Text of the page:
During her testimony, Davis also told jurors that she maintained Blankenship’s corporate email account, checking his messages and printing them out for him to read. She knew he had read them when she would receive the printouts back with handwritten notes that she was to send in response to company officials, Davis told the jury.
For more than an hour Friday afternoon, Davis identified various memos, emails and reports so that prosecutors could get them into evidence. Copies of documents were briefly shown on a large video screen on the wall behind where Davis sat in the witness stand.
Jurors leaned over in their seats to see them on smaller video screens mounted in the jury box. Occasionally, Blankenship would put on reading glasses, and lean over to look at the records and then discuss them with his attorneys. Behind Blankenship in the gallery, several family members of miners who died at Upper Big Branch stretched to also see the documents on the computer screen being used by the prosecution’s courtroom technician.
Eric Delinksy, a defense lawyer for Blankenship, objected to each of the documents and recordings coming into evidence. Berger overruled his objections.
Also during Friday’s court session, U.S. Mine Safety and Health Administration program analyst Tyler Childress took the stand. Childress testified about numbers he pulled from MSHA’s nationwide mine safety database showing that the Upper Big Branch Mine was cited for 836 violations between January 2008 and April 2010, the time period covered by the indictment against Blankenship. Showing the jury slides he prepared with graphics depicting the MSHA data, Childress said that agency inspectors also issued 59 orders citing “unwarrantable failure” to follow safety rules — shutdown orders that are among the most serious enforcement actions MSHA can take — during the period covered by the indictment.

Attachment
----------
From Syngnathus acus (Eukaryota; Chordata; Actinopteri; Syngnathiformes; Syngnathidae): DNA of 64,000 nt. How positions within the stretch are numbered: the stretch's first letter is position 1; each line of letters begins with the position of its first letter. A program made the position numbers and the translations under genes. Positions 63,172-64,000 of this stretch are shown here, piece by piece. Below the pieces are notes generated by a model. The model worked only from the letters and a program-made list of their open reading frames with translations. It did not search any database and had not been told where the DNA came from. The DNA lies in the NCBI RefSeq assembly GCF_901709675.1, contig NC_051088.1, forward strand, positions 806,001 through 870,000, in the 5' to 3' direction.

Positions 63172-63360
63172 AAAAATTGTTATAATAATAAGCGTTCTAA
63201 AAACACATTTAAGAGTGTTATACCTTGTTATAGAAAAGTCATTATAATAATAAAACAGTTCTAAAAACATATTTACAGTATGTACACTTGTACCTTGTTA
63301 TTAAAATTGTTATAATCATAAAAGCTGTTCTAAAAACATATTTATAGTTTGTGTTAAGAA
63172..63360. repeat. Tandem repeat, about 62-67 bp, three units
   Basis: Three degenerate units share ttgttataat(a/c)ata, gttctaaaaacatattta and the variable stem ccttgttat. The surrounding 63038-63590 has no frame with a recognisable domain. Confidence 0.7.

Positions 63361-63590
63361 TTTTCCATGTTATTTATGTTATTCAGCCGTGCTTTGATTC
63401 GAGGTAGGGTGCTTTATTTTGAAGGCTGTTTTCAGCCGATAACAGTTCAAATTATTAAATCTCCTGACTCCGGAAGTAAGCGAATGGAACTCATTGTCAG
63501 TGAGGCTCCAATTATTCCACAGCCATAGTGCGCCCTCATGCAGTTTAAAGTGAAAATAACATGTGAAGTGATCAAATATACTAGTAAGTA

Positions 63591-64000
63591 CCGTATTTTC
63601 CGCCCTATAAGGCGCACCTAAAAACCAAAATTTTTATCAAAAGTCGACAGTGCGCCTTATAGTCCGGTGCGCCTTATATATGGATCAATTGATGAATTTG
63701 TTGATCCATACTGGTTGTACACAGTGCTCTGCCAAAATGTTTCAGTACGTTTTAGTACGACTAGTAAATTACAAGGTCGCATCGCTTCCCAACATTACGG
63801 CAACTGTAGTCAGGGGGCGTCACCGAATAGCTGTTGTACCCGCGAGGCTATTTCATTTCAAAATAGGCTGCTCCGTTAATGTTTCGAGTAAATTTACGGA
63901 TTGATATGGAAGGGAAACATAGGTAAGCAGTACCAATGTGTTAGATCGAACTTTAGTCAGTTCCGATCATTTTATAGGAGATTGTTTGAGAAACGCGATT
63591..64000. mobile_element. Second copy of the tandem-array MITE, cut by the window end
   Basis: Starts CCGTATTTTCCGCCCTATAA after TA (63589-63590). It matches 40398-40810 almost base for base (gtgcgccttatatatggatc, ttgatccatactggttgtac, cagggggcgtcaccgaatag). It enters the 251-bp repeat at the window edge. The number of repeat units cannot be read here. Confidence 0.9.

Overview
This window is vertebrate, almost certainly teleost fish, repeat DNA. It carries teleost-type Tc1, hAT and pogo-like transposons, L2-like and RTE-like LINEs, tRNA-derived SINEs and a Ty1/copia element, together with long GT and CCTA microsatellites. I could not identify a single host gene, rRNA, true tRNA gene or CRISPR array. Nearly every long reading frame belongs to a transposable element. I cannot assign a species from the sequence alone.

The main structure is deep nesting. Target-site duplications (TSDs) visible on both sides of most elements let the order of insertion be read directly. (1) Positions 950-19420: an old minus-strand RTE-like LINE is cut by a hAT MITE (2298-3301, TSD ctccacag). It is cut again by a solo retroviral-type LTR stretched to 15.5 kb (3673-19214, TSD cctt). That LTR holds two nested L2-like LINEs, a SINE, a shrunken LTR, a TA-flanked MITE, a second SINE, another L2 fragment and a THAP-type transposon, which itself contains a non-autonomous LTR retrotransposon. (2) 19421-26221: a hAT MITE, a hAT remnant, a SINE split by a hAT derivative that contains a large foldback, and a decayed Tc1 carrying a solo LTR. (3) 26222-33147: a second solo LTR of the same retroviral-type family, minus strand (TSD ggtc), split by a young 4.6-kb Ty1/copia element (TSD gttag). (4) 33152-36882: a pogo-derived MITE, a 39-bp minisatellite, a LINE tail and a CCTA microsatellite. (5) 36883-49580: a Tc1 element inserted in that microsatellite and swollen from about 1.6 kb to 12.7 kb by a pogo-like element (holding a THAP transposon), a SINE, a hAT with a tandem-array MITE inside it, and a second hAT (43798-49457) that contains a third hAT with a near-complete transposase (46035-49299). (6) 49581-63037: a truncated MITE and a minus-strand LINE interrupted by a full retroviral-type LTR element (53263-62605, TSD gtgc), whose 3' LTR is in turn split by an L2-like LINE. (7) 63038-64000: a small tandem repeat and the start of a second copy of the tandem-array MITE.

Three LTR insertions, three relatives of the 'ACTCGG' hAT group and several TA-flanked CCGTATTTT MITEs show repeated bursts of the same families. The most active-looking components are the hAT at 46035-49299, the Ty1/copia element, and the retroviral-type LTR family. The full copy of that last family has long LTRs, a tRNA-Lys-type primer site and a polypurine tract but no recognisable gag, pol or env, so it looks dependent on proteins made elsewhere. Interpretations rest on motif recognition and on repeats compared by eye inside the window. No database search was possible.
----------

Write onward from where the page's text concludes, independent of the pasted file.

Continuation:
Assistant U.S. Attorney Steve Ruby methodically questioned Childress, going through a mine-by-mine list of operations similar to Upper Big Branch to show that those other mines received far fewer citations and closure orders during the same period of time. Childress said that Upper Big Branch received the third highest number of “unwarrantable failure” citations of any mine in the nation.
Jurors in the trial get the day off Monday for the federal holiday. Court is scheduled to resume at 9 a.m. Tuesday at the Robert C. Byrd United States Courthouse in Charleston.